In addition to his feeding programs, Streicher also hosted large holiday gatherings where food, music and other festivities were offered around Christmas.
“What would make him happy is that we would carry on in the tradition he set forth for us,” Cohelan said. “Nobody can take his place, but everybody can do something. Because he covered such a broad spectrum of social issues, everybody can find something in his life they the can take into their own lives and further.”
Streicher was also a nationally recognized author. His most recent book, “Extra-Planetary Experiences,” delved in to human contact with aliens and consciousness expansion. The book garnered Streicher an appearance on “Coast to Coast,” a national radio talk show about the occult, phenomena and conspiracies that reaches 3 million listeners, making it the most listened to overnight radio program in North America.
“A lot of people outside of the homeless people knew him,” Cohelan said. “He did a lot with the Native American community as well.”
Streicher was born in January of 1955 in Milwaukee. He served in the U.S. Marine Corps on active duty starting in 1973, according to his website. He garnered four meritorious promotions up to the rank of sergeant by the time of his honorable discharge in 1975. In 1984, Streicher earned his associate’s degree in business management from Moorpark College. In 1999, he earned a bachelor’s degree in psychology from California State University, Sacramento, followed by a master’s degree in transpersonal psychology at the Institute of Transpersonal Psychology in Palo Alto. He also obtained a Ph.D. in psychology at Saybrook University in San Francisco.
Streicher was also an environmental activist, a supporter of addiction recovery, a father of three adult daughters and an avid traveler to Europe, especially Austria, where he lived one month each year, according to Streicher’s website.
He is survived by his daughters, Jenn, Kristie and Ashley Streicher; his mother, Ann Streicher; and his siblings, Jeannie Nagelson, John Streicher and Michael Streicher.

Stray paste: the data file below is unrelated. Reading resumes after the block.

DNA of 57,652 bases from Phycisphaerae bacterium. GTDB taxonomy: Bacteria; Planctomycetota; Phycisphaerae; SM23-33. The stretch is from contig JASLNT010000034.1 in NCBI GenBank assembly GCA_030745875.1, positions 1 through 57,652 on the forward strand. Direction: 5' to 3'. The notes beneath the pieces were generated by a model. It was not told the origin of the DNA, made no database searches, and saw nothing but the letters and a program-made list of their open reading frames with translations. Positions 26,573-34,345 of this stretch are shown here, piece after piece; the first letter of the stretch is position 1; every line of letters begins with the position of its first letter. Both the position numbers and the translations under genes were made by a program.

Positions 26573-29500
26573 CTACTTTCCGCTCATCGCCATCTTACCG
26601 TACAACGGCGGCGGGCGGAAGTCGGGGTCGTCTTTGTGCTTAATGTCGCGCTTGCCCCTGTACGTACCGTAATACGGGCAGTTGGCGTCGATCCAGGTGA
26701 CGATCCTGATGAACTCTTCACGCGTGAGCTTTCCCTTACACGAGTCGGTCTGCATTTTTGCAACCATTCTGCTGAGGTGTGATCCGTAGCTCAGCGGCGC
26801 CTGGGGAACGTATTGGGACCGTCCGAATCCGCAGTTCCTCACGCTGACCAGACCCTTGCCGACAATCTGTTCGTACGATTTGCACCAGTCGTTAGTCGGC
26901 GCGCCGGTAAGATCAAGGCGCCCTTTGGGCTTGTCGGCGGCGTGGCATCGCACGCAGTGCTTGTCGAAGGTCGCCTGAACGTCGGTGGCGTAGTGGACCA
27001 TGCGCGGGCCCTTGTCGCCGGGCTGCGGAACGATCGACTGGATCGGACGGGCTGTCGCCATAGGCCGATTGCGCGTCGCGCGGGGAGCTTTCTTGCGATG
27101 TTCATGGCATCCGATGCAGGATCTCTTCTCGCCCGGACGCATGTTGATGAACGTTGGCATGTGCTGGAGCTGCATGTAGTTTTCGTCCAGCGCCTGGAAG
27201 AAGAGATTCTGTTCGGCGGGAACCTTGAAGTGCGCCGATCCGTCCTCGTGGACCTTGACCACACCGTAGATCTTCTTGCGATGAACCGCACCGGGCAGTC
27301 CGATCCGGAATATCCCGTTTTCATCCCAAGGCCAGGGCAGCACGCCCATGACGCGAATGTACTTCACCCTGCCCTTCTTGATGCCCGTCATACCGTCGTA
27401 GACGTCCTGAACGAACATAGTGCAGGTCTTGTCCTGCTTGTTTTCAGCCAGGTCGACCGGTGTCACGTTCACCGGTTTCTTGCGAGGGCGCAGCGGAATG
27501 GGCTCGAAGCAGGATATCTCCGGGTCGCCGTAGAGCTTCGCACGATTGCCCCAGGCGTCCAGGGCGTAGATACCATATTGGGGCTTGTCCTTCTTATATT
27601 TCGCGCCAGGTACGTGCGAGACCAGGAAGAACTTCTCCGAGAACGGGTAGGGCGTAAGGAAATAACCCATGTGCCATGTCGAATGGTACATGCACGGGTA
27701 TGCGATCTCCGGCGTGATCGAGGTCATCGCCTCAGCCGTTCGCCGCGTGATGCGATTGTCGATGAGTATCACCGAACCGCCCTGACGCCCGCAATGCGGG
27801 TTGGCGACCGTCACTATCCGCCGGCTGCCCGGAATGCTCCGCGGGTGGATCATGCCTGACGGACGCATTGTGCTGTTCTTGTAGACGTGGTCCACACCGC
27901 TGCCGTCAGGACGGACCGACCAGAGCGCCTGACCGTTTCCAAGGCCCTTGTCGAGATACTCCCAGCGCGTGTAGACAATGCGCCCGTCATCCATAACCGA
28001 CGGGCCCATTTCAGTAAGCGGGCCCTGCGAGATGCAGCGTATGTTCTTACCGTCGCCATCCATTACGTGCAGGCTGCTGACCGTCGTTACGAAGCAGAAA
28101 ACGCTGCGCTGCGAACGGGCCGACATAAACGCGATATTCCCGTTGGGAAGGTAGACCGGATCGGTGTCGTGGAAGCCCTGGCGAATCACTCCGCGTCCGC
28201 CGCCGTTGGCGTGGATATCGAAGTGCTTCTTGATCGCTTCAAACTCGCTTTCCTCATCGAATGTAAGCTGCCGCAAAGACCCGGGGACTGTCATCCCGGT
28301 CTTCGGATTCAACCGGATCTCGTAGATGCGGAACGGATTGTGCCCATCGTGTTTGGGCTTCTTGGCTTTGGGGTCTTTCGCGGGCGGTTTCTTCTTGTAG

“We all loved our father. We loved seeing him doing what he did best,” said daughter Kristie Streicher. “We felt blessed that he found what he wanted to do in life.”
Her father was reportedly eagerly awaiting the arrival of his first grandchild, due to his daughter Jenn Streicher in a couple of weeks, said Kristie Streicher.
The family plans to feed the homeless Sunday at the Nevada City Veterans Hall in honor of Streicher, his daughter said, adding details on the event are forthcoming.
To contact Staff Writer Christopher Rosacker, email firstname.lastname@example.org or call (530) 477-4236.
An earlier version of this story included a quote by Cheryl Zellers about the voucher program’s continuance, which she has since disputed and it was removed from the story. Instead, Zellers submitted the following statement: “There are many folks who have concern and desire to continue the efforts of Divine Spark and the late Thomas J. Streicher’s efforts with caring for the homeless. At the time that I spoke with Chris Rosacker there were plans to hand out food, vouchers, ect. on Sunday March 31st. Since this time, a Memorial and Meal has been planned for Easter Sunday at The Vetrans’ Hall in Nevada City–time to be announced. This meal is initiated by the family of Tomas and is supported by friends and helpers of Divine Spark.”